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Selected Books by Edmund Blair Bolles

  • Galileo's Commandment: 2500 Years of Great Science Writing
  • The Ice Finders: How a Poet, a Professor, and a Politician Discovered the Ice Age
  • Einstein Defiant: Genius vs Genius in the Quantum Revolution

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Joe Martin

Words don't mean: they evoke. The telementation model of language has been thoroughly debunked by Roy Harris. When we hear (or see) a word it evokes a mental image--more technically activates a stored neural pattern--and those stored patterns are the results of cumulative personal experiences. Crucially, they are different for every person.

Evoked images may or may not match some external object, and may or may not prompt a hearer to direct their attention to such an object in the environment. The evoking and the directing are two different things, and perceiving a word only accomplishes the former.

What you mean by "directs attention" is not clear, but seems inadequate to account for both these two things. Words could be said to "direct our attention to" a mental image of a referent, but we still have free will and can ignore it and direct our attention elsewhere.
BLOGGER: I'm standing by my post.

Raymond Weitzman

It is not sufficient to say just that "e", "m:, and "c" exist in Einstein's equation. They must also be measurable quantities. Otherwise, the equation is vacuous. The "=" sign is stipulating that the two quantities e and mc^2 are equivalent.It should be emphasized, however, that the equation is not an equation relating an dependent variable to one or more independent variables. Einstein's equation is an equation of equivalence or conversion, like 2.54inches = 1 meter. One should be aware that not all "=" signs are equal. A word is not equivalent to whatever it is suppose to refer to. A word is a dependent variable whose likelihood of expression, either in thought, speech, writing, etc. depends on a multitude of independent variables.

In any case, Chomsky's argument against the referential theory of meaning seems moot, since most scholars of language abandoned the theory a long time ago.

Raymond Weitzman

Sorry. Big mistake in last message. 2.54 centimeters=1 inch.


I welcome your support for my contention that Einstein's equation is a dimensional equivalence, and as an equation is 'vacuous'. There are no values for e or m, and c^2 is not even a measurable physical quantity. Yet it has validity as expressing the rate of expansion of a wave as the ratio between a certain e and a certain m, all of them variable. The meaning of the words is heavily dependent on their interpretation in physical terms. Otherwise it is pure theory.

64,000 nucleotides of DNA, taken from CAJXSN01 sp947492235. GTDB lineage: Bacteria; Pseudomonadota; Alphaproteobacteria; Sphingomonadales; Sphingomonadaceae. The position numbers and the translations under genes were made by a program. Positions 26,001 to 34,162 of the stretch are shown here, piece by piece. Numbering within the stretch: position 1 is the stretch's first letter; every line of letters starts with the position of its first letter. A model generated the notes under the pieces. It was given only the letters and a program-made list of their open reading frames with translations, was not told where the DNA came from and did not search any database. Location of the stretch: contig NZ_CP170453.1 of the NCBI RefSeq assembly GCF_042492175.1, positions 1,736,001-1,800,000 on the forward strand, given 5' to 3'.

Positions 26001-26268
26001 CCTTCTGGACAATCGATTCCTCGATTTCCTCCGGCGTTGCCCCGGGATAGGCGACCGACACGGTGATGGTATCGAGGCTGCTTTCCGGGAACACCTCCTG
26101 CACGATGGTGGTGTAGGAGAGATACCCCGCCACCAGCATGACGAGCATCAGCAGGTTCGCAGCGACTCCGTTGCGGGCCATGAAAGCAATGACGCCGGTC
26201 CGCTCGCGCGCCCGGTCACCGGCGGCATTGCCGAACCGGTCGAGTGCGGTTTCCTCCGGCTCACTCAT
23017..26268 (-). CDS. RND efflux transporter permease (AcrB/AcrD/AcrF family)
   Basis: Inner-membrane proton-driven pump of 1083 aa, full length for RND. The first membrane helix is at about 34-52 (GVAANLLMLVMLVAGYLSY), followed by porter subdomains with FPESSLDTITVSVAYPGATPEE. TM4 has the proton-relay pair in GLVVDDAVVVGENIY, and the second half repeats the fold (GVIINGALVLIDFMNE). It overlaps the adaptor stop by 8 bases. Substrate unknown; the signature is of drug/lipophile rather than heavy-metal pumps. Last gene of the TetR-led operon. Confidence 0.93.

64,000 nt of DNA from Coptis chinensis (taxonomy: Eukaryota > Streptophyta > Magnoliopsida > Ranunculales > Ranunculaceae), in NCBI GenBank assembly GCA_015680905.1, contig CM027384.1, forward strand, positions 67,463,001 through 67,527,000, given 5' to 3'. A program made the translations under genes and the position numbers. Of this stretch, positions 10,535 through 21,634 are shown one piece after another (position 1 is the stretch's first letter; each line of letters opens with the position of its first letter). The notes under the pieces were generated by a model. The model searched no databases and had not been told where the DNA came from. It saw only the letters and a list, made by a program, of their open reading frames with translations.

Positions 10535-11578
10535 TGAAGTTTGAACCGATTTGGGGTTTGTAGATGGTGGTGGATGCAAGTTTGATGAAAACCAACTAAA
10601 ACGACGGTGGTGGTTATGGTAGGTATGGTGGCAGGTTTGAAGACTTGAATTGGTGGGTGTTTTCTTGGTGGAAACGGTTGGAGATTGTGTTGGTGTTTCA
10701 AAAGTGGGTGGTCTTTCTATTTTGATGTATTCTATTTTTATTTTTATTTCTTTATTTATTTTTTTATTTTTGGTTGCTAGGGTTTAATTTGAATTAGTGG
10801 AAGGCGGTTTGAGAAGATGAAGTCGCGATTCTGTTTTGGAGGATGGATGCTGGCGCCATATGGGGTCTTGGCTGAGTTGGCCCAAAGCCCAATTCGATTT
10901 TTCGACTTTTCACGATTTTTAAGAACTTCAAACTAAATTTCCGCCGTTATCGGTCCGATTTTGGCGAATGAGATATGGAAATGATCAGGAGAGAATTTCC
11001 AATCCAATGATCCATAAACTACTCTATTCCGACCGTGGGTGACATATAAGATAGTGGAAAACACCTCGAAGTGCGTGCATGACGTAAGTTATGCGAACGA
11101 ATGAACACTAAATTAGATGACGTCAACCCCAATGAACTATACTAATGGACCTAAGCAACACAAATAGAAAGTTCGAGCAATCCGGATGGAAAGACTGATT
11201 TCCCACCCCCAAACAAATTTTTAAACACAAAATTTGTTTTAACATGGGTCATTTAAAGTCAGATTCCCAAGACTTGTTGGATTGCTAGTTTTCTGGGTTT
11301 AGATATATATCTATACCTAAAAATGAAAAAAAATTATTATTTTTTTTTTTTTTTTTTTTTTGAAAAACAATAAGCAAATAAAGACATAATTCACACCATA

Dan Manthey

It seems entirely wrong to say that "=" has less of a referent than does "m", let alone "e" or "c**2".

In what sense does "m" mean a real thing? In the sense that the concept "mass" picks out a subset of the aspects of the tangible world, and that those aspects have some coherence over a wide body of possible experiences we have with the world. That is to say, mass is operationally defined. You can't very well take the mass out of something in the same way that you can take the tiger out of the jungle.

But "=" has exactly the same correspondence to the world; it picks out a set of aspects that are useful to think about together. It is real in the same way that mass is, though the set of operations that you need to consider to tell whether you've found an instance of equality are rather more complicated than those needed to detect an instance of mass.

But if "m" has a referent "mass", and mass is deemed real because things in the world can be observed to behave in the set of ways we call "having mass", then "=", which has a referent "equality", must also be deemed real because we can find things that behave in ways that fit what we call "being equal".

(We can of course decide that fitting a highly abstract set of operations doesn't count as "real" or that the set of operations don't constitute a referent, but then "m" is just as much to a reference as is "=".)

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